The rise of service station coffee
Convenience and quality continue to drive the specialty coffee sector. Ashe Samuels speaks with Alastair McElhoney exploring how service stations are well-positioned to meet these evolving consumer demands.
Service stations are changing their image – shedding their reputation as having low-quality, last-resort coffee options.
As demand for higher-quality coffee has surged, service stations have taken notice of the revenue potential. For instance, a superautomatic coffee machine in a busy service station in Ireland is estimated to contribute as much as €1 million in annual revenue.
High-quality coffee has become a draw for customers, often guiding their choice of which service station to choose. Furthermore, coffee presents a chance for stations to increase food sales, as customers enjoy the combination of café-style drinks and food while refuelling.
“Having a strong coffee offering is great – you can’t just stop there,” says Alastair McElhoney, the head of coffee to-go at Matthew Algie. “There needs to be a collaboration with a food supplier for grab-and-go meals and snacks. That will not only help drive coffee sales but other items as well.”
There are clear advantages to serving coffee, which is why we’ve seen it enter an increasing number of consumer spaces. Yet, the improvement of coffee quality in these spaces has not happened by accident, but is the result of innovation.
How service stations are providing coffee
Specialty coffee shops and service station coffee experiences have felt distinct from one another. This, however, is gradually beginning to change.
“Now service stations are shifting to a more artisanal style coffee or a more deconstructed solution,” Alastair says. “Rather than a vending style unit, we’re finding people are using bean-to-cup machines and coffee served in compostable or biodegradable cups.
“There’s more traceability and more of a story behind it. The look and the feel is premium, whereas in the past it was generally a quick grab-and-go and the quality wasn’t really looked at.”
Despite an increase in quality coffee offerings, one common challenge for service stations is inaccessibility to skilled baristas. While this could create a barrier to quality, technology is bridging the gap.
The development of superautomatic espresso machines, such as Carimali’s Armonia Ultra, enables both customers and service staff, regardless of their skill level, to create café-quality drinks. Its compact design allows it to fit on busy countertops, while its high production volume ensures it can keep pace with the demands of service station customers.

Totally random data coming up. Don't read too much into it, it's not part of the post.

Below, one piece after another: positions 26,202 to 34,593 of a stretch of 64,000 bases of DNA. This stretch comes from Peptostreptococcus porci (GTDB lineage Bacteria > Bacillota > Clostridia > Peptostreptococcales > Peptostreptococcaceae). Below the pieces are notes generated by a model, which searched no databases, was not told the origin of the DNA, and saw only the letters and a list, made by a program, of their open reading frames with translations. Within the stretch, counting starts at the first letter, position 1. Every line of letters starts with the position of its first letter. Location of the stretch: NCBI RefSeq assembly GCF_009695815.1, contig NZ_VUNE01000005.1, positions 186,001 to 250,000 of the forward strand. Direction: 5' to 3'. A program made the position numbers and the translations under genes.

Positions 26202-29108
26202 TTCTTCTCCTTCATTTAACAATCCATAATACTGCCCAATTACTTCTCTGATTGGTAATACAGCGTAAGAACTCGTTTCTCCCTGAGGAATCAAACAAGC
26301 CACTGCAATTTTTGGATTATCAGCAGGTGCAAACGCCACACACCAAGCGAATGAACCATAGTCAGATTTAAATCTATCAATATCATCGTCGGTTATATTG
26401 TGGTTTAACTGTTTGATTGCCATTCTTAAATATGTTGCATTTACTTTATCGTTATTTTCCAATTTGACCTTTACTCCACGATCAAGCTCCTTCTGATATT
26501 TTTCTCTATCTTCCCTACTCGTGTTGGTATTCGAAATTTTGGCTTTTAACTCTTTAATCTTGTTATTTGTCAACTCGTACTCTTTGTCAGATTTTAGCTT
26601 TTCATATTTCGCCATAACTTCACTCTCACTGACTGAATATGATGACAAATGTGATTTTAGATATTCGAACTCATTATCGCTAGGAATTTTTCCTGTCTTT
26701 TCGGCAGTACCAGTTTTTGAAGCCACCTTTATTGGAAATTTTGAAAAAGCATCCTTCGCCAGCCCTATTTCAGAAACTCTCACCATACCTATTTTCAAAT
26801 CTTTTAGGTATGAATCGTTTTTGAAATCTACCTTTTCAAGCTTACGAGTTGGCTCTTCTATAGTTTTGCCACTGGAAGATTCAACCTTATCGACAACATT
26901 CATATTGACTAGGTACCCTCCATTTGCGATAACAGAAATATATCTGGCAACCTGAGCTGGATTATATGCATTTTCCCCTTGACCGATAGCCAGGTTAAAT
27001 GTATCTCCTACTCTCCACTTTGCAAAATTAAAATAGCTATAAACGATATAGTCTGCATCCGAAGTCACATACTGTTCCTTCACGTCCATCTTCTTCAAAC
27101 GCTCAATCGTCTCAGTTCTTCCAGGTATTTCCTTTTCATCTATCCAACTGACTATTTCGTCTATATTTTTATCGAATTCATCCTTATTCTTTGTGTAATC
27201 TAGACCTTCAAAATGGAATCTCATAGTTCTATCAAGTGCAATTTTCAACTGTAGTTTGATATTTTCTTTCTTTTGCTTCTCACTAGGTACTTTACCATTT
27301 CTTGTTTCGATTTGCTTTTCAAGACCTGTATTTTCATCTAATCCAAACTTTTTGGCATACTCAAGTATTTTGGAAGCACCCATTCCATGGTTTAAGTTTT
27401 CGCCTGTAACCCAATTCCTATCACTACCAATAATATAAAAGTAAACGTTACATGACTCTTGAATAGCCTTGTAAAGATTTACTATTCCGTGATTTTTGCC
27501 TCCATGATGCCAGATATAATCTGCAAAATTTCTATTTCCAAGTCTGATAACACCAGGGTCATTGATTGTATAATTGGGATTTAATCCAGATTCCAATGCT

Essentially, high-quality coffee and convenience are no longer mutually exclusive, which is making coffee more and more appealing when people visit service stations. The increasing availability and variety of ready-to-drink (RTD) cans have also particularly benefited service stations, with many customers opting for these beverages over other refrigerated drinks (such as sugary soft drinks and energy drinks).
The future of service station coffee
With a growing preference for convenience across the coffee industry, some argue that distinguishing between service stations and coffee shops might not necessarily be a disadvantage.
But beyond that, there are other components to continue in the future. For instance, should more people switch to electric vehicles, recharge times may mean people spend more time sitting and enjoying a cup of coffee.
“As we move toward fast car charging service stations and the electric car market, people will drive, they’ll park up and plug in, then go inside,” says Alastair. “There are sofas, tables to work, nice food offerings, you can grab a coffee – it’s not a traditional fill-up-and-go.
“You can use it as a hub to work from, but also get that nice, comfortable, premium experience.”
Additionally, as drive-thru coffee gains momentum across the world, service station coffee could become a key segment. They are already established as offering convenient coffee solutions. If the coffee becomes higher in quality – there could be a real shift.
There’s also development and innovation in delivery, too. For example, China’s leading gas station, Sinopec, has introduced its own coffee brand called EasyJet. They offer pre-order and collection services for drivers within a two-kilometre range. Its operations, software, products and staff training are managed by Coffee Box.
This is part of Sinopec’s vision of creating a more complete retail ecosystem. The company is cited as interested in tapping into the profitability of the coffee industry – as evidenced by its partnership with Luckin Coffee to open a shop-in-a-shop in Hangzhou.
Crucially, this shows that service stations may increasingly represent a space for coffee brands to become more established.
Ultimately, service stations could be perfectly positioned to benefit from the intersection of quality and the growing preference for convenient coffee solutions. These previously overlooked spaces could transform into thriving hubs for the coffee industry to grow and scale.